Life with a trailing oxygen line. Well, it beats the alternative, so, yes, living with oxygen is better than dying without it. I’m a newbie in the oxygen club, so I haven’t yet discovered all the plusses and minuses that go with this lifestyle. Here’s a bit of what I’ve learned so far. The green plastic tube that trails after me isn’t as cumbersome as I thought it would be. I don’t step on it; I don’t stumble from a coil around my ankle; I don’t pinch it in a closed bathroom door. But oh how Tuffy loves to chew on it. At first I thought it was too tough for a cat to do any damage. Wrong. He has very sharp little teeth. Tiger and Charlie don’t find it tasty, only Tuffy. A week or so ago I realized around 3:00 a.m. that nothing was coming through. I got up and checked the line—tiny little tooth holes close to where the line attaches to the oxygenator were emitting tiny little streams of oxygen, four such holes in all. I got out a roll of packing tape and taped the holes. Success, at least until he decides he also likes the taste of packing tape. The next day we tried to think of anything that would be noxious to a cat that we could rub on the line. By “noxious” I don’t mean deadly. I simply wanted to find something that would really turn him off. So my wife dipped a cloth in white vinegar and rubbed it on the line. That seemed to deter him at least temporarily. But I don’t want her to have to apply the vinegar on a frequent basis. I went on-line to see what others may have said about such a problem (and, yes, one can find answers to almost any question one can come up with). Some suggested solutions: 1. Slit open lengthwise thirty or forty plastic straws to protect the line. 2. Go to a hardware store and buy a length of flex line big enough to run the oxygen line through. 3. Make a paste of flour and water mixed with cayenne pepper and slather it on the line. 4. Suspend the entire line from hooks in the ceiling. Now, I ask you, are any of these suggestions practical? No. If not ridiculous (the straws), or messy (the paste), or way too cumbersome (the flex line), then totally unworkable (the ceiling hooks). One would need a separate line for each location that needed to be visited since a line suspended from hooks wouldn’t allow for any change in direction. That would give me about five or six separate lines with the need to reconnect to the oxygenator whichever line would take me to a new location. Whoa! That would never work. I guess the only practical solution is to give Tuffy away, and that ain’t about to happen. Better a few little air leaks than an absent Tuffy. I also learned that the cannulas need to be sanitized on a frequent basis, like every three days. One needs to wash it in warm sudsy water, then soak it in a solution of warm water and vinegar for an hour or so. Why is that necessary? Well, plastic cannulas, especially the two nasal prongs, are susceptible to bacteria that can so easily give the wearer a sinus infection. That’s all I’d need—an infection that might disallow my taking in any oxygen. There is, then, the unsatisfactory hauling of an oxygen tank whenever one wants to leave home. The tank sits on something like a tiny golf cart and is pulled behind.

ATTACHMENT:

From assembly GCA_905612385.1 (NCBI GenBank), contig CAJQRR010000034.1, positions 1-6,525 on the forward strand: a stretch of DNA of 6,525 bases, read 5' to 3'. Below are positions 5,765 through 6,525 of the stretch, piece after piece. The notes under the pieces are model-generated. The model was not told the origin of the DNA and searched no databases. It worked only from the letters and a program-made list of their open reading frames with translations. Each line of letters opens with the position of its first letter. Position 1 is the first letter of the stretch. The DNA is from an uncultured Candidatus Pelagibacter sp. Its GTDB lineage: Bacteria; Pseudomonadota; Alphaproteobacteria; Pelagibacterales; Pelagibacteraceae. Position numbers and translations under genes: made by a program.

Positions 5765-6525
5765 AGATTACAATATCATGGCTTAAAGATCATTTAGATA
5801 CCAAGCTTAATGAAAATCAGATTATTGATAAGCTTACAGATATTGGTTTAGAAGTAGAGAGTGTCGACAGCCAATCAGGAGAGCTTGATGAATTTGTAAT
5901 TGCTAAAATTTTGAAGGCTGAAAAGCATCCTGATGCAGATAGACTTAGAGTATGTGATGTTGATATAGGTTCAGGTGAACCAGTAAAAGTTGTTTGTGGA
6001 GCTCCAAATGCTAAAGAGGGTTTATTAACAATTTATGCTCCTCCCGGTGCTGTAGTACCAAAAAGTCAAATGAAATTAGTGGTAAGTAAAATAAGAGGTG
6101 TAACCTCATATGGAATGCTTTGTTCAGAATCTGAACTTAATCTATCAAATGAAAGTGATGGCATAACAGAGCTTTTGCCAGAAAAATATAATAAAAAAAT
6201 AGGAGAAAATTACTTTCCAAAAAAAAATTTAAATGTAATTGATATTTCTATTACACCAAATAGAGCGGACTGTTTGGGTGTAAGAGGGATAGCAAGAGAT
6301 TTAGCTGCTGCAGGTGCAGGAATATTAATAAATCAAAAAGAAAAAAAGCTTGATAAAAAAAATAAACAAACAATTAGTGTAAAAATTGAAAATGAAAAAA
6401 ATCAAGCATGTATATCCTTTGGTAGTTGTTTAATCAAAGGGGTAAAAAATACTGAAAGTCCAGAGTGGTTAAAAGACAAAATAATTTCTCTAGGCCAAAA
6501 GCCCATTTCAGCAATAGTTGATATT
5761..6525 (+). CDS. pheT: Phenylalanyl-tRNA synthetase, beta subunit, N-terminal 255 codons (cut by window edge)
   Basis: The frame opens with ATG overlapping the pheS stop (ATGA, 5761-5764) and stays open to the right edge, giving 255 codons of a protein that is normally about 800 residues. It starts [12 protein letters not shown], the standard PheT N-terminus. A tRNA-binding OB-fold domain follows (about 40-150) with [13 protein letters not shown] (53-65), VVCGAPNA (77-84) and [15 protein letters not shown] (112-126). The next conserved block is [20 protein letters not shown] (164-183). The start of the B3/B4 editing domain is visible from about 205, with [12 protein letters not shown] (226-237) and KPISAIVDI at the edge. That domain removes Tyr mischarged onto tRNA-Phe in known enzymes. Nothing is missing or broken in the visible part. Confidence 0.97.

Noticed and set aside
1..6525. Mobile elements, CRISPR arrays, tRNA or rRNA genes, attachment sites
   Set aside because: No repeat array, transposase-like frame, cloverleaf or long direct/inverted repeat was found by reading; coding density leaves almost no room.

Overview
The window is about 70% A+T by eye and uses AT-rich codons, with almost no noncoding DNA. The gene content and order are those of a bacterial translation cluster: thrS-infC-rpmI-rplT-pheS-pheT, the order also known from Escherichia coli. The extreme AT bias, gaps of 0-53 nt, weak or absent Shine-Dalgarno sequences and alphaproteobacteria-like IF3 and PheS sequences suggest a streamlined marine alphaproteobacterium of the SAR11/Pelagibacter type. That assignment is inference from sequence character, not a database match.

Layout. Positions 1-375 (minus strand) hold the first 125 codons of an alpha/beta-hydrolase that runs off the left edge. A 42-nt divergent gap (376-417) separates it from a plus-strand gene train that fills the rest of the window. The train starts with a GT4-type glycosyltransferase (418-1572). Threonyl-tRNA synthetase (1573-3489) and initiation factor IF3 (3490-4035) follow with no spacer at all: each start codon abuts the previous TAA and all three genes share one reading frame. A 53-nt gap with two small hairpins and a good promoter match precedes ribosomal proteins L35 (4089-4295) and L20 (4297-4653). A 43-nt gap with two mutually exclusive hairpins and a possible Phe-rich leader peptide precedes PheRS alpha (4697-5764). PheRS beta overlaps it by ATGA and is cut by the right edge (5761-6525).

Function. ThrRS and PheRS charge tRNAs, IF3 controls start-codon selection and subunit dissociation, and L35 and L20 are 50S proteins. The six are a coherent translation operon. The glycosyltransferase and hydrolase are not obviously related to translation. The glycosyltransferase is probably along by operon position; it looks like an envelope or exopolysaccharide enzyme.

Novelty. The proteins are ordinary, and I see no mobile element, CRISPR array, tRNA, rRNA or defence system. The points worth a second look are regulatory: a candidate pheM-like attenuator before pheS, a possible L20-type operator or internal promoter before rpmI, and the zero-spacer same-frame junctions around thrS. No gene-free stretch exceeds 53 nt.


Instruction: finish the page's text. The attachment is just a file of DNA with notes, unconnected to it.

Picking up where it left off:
It’s awkward to put it in the car, awkward to take out of the car, awkward to enter restaurant or movie theater or grocery story with this silver tank, like some cantankerous child attached to an impatient parent.

That about all I’ve learned so far, but I’m sure there will be other issues to deal with down the yellow-brick oxygen road.

Wednesday, May 24

The Voice, Season 12

I wrote this last night, so what I say is one day old, but my prognostications about who will win were pretty much on the mark. I’m talking about the finale of The Voice, which was on last night, two hours of hype, hype, and more hype. We’ve watched this twelfth season more closely than any in the past and my observations are in most ways just a repeat of what I’ve already said.

Overall, the vocal talent is better on The Voice than on other such contests, even better than on American Idol. My positive takes? So many of the contestants are so very attractive. Are they naturally so or are the makeup people magicians? The sets of all of the performances are unbelievably intricate and beautiful and how they manage to get them ready between performances is beyond me. The backup singers and band musicians are excellent, although maybe a little too intrusive. The judges are cogent and funny. Negative takes? Those awful out-of-synch arms waving from the front boxes. Why do the producers of Voice as well as Idol feel they’re necessary? The volume of the backup singers and orchestra too often makes it hard if not impossible to hear the contestants. Then there’s the audience reaction during performances, all the screaming and applause during instead of after the performance, and unless I miss my guess, they have someone out in front of the audience directing them when to amp it up. That’s too much like forcing laugh tracks on the audience watching tv sit-coms. There’s also too much time spent on banter between judges (especially that artificial duel between Adam Levine and Blake Shelton) and not enough on the actual performances. The voting seems to be too dependent on the number of ITunes downloads. Tonight’s winners? Chris Blue will win, with Lauren Duski second, Jesse Larson third and the delightful 15-year-old Aliyah Moulden fourth. See, I told you I was pretty much on the mark, with only Jesse and Aliyah trading reversed.